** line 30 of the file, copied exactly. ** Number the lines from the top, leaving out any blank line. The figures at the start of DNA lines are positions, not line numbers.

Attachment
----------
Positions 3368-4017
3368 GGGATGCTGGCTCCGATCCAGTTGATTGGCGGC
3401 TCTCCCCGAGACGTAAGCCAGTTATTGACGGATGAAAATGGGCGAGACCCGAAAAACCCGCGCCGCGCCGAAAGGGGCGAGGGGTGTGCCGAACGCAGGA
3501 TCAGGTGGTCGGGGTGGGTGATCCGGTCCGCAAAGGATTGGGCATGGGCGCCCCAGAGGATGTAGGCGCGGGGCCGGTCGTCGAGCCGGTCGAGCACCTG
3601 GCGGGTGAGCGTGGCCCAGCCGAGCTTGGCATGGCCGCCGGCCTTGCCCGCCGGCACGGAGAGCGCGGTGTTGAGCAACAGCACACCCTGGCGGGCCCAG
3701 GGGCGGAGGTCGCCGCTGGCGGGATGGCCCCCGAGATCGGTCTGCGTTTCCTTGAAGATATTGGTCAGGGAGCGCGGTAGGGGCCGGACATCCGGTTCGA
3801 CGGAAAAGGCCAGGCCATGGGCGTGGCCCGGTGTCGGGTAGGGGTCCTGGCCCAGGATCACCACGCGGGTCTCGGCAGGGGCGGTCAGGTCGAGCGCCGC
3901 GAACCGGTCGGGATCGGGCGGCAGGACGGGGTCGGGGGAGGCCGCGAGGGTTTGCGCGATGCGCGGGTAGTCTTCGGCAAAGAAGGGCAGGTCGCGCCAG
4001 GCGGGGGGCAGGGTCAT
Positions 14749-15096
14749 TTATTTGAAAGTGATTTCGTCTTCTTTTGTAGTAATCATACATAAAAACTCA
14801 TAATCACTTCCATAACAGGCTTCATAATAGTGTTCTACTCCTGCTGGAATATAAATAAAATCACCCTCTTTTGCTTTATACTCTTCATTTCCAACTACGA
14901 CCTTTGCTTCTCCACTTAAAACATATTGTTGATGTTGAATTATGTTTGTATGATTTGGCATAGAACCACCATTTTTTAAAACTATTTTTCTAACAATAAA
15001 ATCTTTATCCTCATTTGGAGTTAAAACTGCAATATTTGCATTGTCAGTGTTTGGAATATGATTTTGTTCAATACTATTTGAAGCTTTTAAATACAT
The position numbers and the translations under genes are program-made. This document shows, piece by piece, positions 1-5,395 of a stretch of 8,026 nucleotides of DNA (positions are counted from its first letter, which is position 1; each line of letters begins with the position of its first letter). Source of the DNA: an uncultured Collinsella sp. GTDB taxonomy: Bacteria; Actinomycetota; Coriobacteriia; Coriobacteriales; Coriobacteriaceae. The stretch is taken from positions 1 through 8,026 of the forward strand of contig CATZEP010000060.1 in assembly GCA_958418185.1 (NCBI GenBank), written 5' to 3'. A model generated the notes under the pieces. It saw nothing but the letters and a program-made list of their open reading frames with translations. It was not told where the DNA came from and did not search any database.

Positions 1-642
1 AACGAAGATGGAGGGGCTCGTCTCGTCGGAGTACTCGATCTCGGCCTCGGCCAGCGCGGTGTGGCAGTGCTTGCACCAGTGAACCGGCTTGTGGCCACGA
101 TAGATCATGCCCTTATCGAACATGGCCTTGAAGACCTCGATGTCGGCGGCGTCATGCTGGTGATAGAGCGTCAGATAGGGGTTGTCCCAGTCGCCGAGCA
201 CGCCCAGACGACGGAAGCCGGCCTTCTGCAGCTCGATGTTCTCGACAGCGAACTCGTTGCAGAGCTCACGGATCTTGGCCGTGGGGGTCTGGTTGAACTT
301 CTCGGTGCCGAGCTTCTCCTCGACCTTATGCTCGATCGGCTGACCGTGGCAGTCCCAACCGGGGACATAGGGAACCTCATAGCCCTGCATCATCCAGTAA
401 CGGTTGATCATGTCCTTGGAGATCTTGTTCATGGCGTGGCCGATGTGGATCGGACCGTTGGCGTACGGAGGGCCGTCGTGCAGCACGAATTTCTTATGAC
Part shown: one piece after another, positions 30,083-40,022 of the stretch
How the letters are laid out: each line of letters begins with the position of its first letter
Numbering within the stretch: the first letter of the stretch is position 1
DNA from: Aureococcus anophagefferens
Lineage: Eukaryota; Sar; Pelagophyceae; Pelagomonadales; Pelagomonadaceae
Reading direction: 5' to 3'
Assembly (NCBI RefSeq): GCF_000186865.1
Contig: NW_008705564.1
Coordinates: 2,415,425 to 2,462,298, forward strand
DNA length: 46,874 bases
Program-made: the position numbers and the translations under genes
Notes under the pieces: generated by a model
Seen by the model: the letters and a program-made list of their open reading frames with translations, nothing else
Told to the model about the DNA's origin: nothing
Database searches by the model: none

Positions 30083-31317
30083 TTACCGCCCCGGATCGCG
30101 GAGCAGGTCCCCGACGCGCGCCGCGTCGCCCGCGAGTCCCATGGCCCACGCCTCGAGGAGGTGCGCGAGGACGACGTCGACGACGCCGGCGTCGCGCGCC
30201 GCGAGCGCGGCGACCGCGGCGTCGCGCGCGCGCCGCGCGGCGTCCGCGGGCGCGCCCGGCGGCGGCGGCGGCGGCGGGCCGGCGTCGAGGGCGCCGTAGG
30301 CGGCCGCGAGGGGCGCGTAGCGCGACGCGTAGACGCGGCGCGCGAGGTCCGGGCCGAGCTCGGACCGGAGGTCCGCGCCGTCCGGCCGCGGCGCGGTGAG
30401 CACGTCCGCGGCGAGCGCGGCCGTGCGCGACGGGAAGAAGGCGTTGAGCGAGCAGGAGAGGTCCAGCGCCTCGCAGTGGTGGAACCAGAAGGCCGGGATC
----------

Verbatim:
Coordinates: 2,415,425 to 2,462,298, forward strand